How to Select the Best Lighting Techniques for Your Machine Vision Application

The key to deploying a robust machine vision application in a factory automation setting is ensuring that you create the necessary environment for a stable image.  The three areas you must focus on to ensure image stability are: lighting, lensing and material handling.  For this blog, I will focus on the seven main lighting techniques that are used in machine vision applications.

On-Axis Ring Lighting

On-axis ring lighting is the most common type of lighting because in many cases it is integrated on the camera and available as one part number. When using this type of lighting you almost always want to be a few degrees off perpendicular (Image 1A).  If you are perpendicular to the object you will get hot spots in the image (Image 1B), which is not desirable. When the camera with its ring light is tilted slightly off perpendicular you achieve the desired image (Image 1C).

Off-Axes Bright Field Lighting

Off-axes bright field lighting works by having a separate LED source mounted at about 15 degrees off perpendicular and having the camera mounted perpendicular to the surface (Image 2A). This lighting technique works best on mostly flat surfaces. The main surface or field will be bright, and the holes or indentations will be dark (Image 2B).

Dark Field Lighting

Dark field lighting is required to be very close to the part, usually within an inch. The mounting angle of the dark field LEDs needs to be at least 45 degrees or more to create the desired effect (Image 3A).  In short, it has the opposite effect of Bright Field lighting, meaning the surface or field is dark and the indentations or bumps will be much brighter (Image 3B).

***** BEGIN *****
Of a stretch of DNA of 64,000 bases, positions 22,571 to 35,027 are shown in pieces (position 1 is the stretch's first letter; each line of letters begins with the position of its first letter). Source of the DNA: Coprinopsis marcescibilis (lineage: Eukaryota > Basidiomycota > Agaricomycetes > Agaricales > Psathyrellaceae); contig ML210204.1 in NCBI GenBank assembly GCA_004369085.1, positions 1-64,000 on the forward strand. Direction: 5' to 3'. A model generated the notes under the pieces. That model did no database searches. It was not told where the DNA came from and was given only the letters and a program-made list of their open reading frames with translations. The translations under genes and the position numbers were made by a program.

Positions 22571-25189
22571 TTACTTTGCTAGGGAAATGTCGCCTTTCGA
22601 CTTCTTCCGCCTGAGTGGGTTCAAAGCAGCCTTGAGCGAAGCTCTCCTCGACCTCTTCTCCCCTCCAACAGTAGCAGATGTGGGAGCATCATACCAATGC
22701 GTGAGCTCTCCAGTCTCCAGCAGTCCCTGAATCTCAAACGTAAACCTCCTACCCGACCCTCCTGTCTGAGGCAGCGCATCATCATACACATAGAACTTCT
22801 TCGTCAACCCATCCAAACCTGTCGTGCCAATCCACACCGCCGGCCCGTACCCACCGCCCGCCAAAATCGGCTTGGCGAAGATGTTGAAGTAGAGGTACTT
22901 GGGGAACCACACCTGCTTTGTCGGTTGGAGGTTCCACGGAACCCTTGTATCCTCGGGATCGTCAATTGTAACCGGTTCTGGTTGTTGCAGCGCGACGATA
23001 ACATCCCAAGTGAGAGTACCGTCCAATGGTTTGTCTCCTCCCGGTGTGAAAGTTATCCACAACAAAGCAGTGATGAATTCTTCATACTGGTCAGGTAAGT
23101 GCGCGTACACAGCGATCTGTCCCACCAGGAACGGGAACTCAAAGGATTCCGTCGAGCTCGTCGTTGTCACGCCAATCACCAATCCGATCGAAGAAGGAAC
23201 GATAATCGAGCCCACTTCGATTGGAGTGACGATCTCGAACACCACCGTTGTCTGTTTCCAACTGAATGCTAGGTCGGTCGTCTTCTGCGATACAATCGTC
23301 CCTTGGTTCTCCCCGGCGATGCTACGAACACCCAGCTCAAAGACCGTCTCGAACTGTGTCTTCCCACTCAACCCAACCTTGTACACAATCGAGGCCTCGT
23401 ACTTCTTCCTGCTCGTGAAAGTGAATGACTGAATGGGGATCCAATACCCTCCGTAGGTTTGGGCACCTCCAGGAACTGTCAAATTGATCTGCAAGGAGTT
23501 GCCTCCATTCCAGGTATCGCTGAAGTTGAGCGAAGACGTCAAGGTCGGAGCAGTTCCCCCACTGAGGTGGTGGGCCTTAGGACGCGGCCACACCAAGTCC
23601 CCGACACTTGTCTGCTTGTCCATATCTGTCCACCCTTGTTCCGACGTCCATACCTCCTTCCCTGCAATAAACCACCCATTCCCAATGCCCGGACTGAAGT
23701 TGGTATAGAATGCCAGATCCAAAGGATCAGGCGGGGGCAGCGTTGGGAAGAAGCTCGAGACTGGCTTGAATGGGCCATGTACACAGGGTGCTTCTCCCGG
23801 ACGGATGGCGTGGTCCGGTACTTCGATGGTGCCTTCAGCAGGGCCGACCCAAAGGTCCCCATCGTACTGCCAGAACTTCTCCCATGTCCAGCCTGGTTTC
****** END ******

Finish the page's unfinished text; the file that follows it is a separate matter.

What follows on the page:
Back Lighting

Back lighting works by having the camera pointed directly at the back light in a perpendicular mount.  The object you are inspecting is positioned in between the camera and the back light (Image 4A).  This lighting technique is the most robust that you can use because it creates a black target on a white background (Image 4B).

Diffused Dome Lighting

Diffused dome lighting, aka the salad bowl light, works by having a hole at the top of the salad bowl where the camera is mounted and the LEDs are mounted down at the rim of the salad bowl, pointing straight up which causes the light to reflect off of the curved surface of the salad bowl and it creates very uniform reflection (Image 5A).  Diffused dome lighting is used when the object you are inspecting is curved or non-uniform (Image 5B). After applying this lighting technique to an uneven surface or texture, hotspots and other sharp details are deemphasized, and it creates a sort of matte finish to the image (Image 5C).